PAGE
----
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01 June 2012

Incentives, Risks, and Innovation

As I mentioned before, I'm in the midst of another free trial-month of Netflix. I just finished Ken Burns' The Shakers yesterday. It's not a perfect film nor is it of the caliber of Jazz or Baseball--two of my favorites--but it's worth watching, especially for fans of history or religion. I was fairly ignorant to the Shaker movement, and I learned quite a bit. One interesting tidbit that caught my attention were the number of inventions that the Shakers amassed. Among the most notable are the circular saw, the flat broom, and the clothespin.

As Anabaptists emerging from the Radical Reformation movement, Shakers demonstrated a strong work ethic, which is nicely summarized in Mother Ann's famous imperative to "Put your hands to work, and your heart to God." Perfection in work was paramount, but it did not require toil per se. Thus, Shakers had a strong incentive to reduce the onerousness of their chores, hence such inventions as listed above.

Many business writers and economists today would have us believe that inequality is necessary as an incentive to overcome the risks that are required for innovation. Why would a pharmaceutical company spend money on research and development for a cure for a deadly disease if not for the promise of enormous profit? Why would people have developed the personal computer or social media networks if not for ludicrous futures filled with IPO's and wealth? It turns out that these are all counterexamples to this assumption. Mark Zuckerberg was an awkward teenager trying to be popular when he developed what would become Facebook. Only years later did he tack on a profit model. Steve Wozniak was having fun, doing what he loved when he developed his personal computer. He had to be convinced that it would be profitable. Jonas Salk was simply trying to help people when he developed the polio vaccine. He famously wouldn't patent it for personal profit.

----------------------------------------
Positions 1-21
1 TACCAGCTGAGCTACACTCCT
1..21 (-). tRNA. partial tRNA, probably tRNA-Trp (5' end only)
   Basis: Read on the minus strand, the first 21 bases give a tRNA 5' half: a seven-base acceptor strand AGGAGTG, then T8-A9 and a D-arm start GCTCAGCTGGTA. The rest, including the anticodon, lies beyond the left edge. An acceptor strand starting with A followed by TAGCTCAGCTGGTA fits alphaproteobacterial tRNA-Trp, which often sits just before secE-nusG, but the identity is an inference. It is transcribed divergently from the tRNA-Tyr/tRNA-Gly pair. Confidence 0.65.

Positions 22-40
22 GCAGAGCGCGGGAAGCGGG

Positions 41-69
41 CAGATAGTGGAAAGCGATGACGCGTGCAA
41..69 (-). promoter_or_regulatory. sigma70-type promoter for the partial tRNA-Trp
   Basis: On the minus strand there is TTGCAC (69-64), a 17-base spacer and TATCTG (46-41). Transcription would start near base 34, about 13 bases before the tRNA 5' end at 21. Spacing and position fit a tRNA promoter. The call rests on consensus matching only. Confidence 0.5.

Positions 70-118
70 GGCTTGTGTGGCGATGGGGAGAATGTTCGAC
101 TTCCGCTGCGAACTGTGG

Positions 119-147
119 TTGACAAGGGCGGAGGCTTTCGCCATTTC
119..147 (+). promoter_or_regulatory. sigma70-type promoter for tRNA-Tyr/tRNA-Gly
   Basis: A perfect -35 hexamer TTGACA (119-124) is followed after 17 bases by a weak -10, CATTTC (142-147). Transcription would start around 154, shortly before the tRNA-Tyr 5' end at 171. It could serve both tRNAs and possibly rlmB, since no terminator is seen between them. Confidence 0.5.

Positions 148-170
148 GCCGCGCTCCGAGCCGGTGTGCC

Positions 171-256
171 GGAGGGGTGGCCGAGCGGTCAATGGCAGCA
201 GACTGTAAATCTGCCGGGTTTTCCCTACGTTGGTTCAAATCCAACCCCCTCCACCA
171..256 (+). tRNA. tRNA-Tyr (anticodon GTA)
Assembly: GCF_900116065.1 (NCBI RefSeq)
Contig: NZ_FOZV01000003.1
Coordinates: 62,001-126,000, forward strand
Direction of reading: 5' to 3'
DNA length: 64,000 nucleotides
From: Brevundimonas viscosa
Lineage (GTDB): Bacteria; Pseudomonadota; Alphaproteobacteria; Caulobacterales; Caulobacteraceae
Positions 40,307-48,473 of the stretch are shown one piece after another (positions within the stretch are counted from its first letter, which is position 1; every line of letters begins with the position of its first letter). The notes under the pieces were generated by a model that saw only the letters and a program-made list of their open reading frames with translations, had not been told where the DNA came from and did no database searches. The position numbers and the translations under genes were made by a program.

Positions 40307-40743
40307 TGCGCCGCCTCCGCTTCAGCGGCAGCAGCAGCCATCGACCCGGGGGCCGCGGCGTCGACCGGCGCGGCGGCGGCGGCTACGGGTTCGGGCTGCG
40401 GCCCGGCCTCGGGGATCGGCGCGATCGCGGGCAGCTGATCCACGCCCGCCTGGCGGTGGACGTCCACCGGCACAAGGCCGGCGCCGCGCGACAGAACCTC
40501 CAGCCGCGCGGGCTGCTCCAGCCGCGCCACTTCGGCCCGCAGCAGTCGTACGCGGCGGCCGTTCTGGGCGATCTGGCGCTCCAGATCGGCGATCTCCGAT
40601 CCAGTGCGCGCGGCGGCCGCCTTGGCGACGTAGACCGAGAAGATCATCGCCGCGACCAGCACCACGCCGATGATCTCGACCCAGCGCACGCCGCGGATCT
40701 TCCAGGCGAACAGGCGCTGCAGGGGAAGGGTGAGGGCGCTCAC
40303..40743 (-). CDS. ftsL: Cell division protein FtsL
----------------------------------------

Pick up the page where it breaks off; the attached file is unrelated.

Profit and greed are not the only motivations for innovation, particularly for pro-social advances. Religion, for example, can motivate in powerful ways and entail unintended beneficial consequences, as we see in the history of the Shakers. According to Weber, we have Protestantism to thank for the modern spirit of capitalism itself. Religion, in part, also drove the advancement of the printing press. Religion, however, can temper motivation in a way that laissez-faire capitalism cannot. (As I am wont to say, "There is no invisible head attached to the invisible hand.") The Hebraic religion gave us prohibitions on usury and a day of rest after every six days of work. It needn't be religion that does this, though. Reason is equally capable.

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